The Zinfandel vine is commonly associated with California, but it originated in Europe, either in Southern Italy or in Austria. The original California vines most likely came from Austria to the east coast of the United States and then moved west with settlers. DNA fingerprinting recently proved that Zinfandel and Primitivo are the same vine, but there is speculation that the vines in Italy were brought over from the U.S..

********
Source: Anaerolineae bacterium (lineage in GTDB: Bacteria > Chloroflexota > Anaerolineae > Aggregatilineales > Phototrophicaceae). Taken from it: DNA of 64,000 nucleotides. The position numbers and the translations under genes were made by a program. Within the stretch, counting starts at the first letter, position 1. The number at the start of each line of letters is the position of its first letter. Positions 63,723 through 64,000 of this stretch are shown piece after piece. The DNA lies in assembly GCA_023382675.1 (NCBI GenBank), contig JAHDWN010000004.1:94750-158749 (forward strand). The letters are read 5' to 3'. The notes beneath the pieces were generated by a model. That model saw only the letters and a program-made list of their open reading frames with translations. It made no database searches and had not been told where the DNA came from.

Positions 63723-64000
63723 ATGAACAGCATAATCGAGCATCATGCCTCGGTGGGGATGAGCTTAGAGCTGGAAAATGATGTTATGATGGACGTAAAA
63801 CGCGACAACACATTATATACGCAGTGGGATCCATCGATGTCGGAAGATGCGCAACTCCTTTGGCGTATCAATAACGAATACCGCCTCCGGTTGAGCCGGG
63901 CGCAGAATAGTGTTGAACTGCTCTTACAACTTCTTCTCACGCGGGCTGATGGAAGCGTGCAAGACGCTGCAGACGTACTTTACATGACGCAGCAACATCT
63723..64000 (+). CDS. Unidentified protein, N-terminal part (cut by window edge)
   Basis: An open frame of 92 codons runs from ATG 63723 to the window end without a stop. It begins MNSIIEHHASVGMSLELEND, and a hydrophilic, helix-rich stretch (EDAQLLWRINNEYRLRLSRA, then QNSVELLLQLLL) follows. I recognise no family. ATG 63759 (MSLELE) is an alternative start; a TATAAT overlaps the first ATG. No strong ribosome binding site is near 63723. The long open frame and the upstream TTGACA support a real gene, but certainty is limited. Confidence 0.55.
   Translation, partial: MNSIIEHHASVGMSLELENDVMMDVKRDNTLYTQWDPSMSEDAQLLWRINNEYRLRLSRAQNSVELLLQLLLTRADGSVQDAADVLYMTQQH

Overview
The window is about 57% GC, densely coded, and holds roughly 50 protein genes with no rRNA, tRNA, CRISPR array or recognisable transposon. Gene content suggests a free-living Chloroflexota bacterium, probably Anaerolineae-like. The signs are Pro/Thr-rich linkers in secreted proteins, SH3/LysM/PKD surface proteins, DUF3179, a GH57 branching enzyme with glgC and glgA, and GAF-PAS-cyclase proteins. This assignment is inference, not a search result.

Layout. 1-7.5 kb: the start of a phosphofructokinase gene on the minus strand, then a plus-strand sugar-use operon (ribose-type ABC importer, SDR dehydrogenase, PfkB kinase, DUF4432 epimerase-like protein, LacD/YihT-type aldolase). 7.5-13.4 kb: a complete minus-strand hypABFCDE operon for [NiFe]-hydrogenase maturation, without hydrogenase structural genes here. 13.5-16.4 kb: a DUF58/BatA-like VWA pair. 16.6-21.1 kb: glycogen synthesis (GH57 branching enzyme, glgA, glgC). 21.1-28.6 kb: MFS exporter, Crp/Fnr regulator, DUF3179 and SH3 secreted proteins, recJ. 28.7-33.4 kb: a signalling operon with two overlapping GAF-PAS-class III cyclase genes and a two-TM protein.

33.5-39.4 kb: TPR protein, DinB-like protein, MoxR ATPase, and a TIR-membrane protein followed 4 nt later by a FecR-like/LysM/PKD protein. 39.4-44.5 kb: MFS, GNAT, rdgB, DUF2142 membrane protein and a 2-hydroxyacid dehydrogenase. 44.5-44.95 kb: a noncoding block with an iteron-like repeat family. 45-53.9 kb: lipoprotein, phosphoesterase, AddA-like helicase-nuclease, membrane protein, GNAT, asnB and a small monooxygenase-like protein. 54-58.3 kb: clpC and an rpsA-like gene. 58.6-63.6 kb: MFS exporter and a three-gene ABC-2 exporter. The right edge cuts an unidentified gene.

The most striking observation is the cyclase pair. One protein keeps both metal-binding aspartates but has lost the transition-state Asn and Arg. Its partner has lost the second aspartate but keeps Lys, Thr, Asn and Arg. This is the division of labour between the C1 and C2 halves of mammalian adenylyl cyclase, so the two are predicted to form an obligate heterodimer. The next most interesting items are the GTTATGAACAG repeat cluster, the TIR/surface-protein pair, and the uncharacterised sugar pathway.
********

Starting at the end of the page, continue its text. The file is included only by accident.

Zinfandel is a black grape that produces high sugar levels and can produce very good wine if yield is limited. Zinfandel benefits from a long, fairly cool growing season. This variety ripens unevenly, so harvesting can be labor intensive and spread over a long period. Due to the thin skins of the Zinfandel grape, the fruit must be harvested quickly when ripe or they can quickly turn to raisins. Benefits from aging in oak.